UCL-Energy & BR&I: 'Building governance and climate change: fresh thinking'
Thursday, 14 July 2016 from 16:00 to 18:30 (BST)
San Francisco, California
London, United Kingdom
UCL Energy Institute & Building Research & Information host:
'Building governance and climate change: fresh thinking'
The head of the International Energy Agency (IEA) Dr Fatih Birol recently said:
"This [improved building regulation] would be the single most important step [in combating climate change] I want governments to take and they can take it tomorrow. ... There are many economic benefits to mandating standards, and this can be done by governments very easily."
[quoted in the Guardian, 01 June 2016)
Building regulations and the wider issues of governance for climate change were often dismissed as a technical subject. But it has broad implications for reaching defined targets and wider participation than one single approval gateway (typically at the design stage). In addition to a 'command-and-control' approach, what other instruments, mechanisms and incentives can be harnessed to augment and support CO2 reductions in buildings? Can policy instruments effectively engage with inhabitants and end users? Do incentive schemes work? Is the design of enforcement appropriate? Can the commissioning stage be included in regulation?
This event is aimed at those in public policy and NGOs as well as the industry supply side. It looks at new, emerging ideas for alternative policy instruments and changes to existing regulations to reduce CO2 emissions by buildings and the building stock. What should the next generation of policy instruments be? How we can close loops in energy governance and accelerate emission reductions? In addition to showcasing new ideas and practices, there will be a broader discussion of what are viable policy options for the existing building stock.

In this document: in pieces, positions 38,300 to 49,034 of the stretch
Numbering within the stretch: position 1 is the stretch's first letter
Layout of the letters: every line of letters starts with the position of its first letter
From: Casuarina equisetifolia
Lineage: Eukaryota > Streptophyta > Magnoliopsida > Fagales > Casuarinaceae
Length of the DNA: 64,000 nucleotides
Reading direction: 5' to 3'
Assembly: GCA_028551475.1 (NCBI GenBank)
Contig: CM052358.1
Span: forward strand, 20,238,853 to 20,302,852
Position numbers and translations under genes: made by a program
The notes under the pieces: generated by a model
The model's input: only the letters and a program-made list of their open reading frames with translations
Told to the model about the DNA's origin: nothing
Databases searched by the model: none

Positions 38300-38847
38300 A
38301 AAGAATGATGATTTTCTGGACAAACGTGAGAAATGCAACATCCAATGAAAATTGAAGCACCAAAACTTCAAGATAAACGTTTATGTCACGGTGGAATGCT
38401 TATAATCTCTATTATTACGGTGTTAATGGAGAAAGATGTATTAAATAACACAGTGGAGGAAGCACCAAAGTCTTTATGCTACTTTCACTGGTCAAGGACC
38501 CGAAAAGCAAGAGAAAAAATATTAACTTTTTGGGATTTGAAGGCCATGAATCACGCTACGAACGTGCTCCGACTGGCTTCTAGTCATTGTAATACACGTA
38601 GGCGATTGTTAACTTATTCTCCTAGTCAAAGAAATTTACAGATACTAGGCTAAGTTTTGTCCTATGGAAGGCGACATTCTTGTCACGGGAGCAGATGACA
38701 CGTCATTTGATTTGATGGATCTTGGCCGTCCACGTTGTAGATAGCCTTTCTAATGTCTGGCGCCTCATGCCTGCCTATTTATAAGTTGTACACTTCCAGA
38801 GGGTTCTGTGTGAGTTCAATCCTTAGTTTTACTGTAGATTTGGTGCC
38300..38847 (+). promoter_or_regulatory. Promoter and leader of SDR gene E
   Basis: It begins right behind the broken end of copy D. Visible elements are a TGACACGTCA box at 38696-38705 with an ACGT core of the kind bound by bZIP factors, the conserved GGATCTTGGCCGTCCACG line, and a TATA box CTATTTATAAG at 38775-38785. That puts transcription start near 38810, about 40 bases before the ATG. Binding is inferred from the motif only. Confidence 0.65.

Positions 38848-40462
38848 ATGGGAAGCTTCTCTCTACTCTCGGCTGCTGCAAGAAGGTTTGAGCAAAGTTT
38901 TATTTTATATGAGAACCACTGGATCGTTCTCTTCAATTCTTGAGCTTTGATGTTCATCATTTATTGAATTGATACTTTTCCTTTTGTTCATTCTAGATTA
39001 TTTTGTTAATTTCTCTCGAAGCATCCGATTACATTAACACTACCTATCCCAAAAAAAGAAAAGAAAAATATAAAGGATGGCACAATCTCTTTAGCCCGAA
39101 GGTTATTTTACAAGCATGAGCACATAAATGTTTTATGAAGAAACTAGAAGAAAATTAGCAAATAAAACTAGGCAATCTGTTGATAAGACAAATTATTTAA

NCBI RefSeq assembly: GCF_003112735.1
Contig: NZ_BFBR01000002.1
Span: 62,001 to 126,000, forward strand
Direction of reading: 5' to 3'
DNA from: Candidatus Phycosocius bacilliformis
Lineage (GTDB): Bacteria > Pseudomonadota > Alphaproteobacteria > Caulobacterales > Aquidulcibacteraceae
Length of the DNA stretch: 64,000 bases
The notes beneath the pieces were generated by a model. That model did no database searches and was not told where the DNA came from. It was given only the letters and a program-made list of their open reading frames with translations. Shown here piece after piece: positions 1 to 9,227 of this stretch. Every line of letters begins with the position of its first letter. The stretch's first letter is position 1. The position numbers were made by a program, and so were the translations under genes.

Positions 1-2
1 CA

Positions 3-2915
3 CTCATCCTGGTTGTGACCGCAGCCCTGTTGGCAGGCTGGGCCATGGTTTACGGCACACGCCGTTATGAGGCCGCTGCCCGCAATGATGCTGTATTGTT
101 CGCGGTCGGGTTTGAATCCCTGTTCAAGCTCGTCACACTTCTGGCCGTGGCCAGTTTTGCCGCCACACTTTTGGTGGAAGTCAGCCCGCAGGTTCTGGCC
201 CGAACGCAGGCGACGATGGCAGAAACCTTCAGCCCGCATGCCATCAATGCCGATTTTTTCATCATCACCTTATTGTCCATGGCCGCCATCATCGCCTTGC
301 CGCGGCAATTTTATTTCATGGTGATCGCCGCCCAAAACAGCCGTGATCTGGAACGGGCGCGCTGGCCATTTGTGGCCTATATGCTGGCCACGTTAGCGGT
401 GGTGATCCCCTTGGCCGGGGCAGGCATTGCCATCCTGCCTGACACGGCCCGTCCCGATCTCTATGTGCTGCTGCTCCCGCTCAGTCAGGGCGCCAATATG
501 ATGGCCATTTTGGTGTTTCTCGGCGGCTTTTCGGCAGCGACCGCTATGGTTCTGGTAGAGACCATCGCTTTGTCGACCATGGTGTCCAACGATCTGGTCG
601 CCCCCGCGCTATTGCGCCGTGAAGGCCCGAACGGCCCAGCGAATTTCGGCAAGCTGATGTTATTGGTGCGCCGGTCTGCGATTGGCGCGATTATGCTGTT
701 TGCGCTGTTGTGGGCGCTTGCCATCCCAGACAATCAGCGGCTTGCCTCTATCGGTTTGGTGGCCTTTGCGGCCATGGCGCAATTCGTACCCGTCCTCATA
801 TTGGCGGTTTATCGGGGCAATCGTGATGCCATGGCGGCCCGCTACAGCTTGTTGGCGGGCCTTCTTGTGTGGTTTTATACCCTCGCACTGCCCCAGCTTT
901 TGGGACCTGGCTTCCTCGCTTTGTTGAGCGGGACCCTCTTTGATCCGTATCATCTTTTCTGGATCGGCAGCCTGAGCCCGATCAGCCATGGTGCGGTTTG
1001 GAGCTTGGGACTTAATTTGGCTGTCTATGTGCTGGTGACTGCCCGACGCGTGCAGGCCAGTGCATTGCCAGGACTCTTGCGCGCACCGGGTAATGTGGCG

This event will highlight new research just published in a special issue of Building Research & Information* entitled "Building Governance and Climate Change: Regulation and Related Policies". The special issue of Building Research & Information (vol 43, no. 5) will be made freely accessable to people attending this event.
The challenges of moving from research to policy will be debated by a panel of experts. There will be time for the audience to consider the diverse factors that influence the regulation of buildings.
Introduction: Professor Robert Lowe, UCL Energy Institute
Part 1: Presentations
'What ambitions for next generation building regulations?', Tyler Bryant
'Energy efficiency and the policy mix', Dr Jan Rosenow
'Reducing CO2 emissions from residential energy use', Mr Paul Drummond
Alternative policy measures
'Alternative building emission reduction measure: Tokyo's Cap-and-Trade Program', Ms Yuko Nishida [by video link from Tokyo]
'The evolution of green leases: towards inter-organisational environmental governance', Professor Susan Bright
'Gross floor area concessions - motivating the market', Prosfessor Jacques Laubscher
Closing the governance gaps
'The role of energy epidemiology in policy making', Professor Tadj Oreszczyn
Part 2: Commentaries on papers / panel discussion & Q&A
What should the next generation of building policies look like? What implementation processes are needed?
Professor Peter Graham
Dr Hywel Davies
Mr Tyler Bryant
The UCL Roberts Engineering Building is on the corner of Torrington Place and Malet Place, enter the gates to the UCL campus on Torrington Place (opposite Waterstones) and the building is directly on the left
We expect this event to be extremely popular, and places will be on a first come first served basis. We only allow one ticket registration per email address. If multiple tickets are registered to a single attendee you will be contacted and the duplicate tickets will be cancelled. If you are no longer able to attend please email email@example.com
The presentation will promptly start at 4pm.
Please note this event will be filmed and posted on the UCL-Energy Youtube Channel
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When & Where
UCL Energy Institute
About the UCL Energy Institute:
Founded in June 2009, the UCL Energy Institute (UCL-Energy) was established as UCL’s response to the global challenges of mitigating climate change and providing energy security in the 21st century. UCL-Energy, which sits within the Bartlett Faculty of the Built Environment at UCL, brings together different perspectives, understandings and procedures in energy research, transcending the boundaries between academic disciplines. It coordinates multidisciplinary teams from across the University, with the aim of accelerating the transition to a globally sustainable energy system through world-class energy research, education and policy support. www.ucl.ac.uk/energy Follow on Twitter @ucl_energy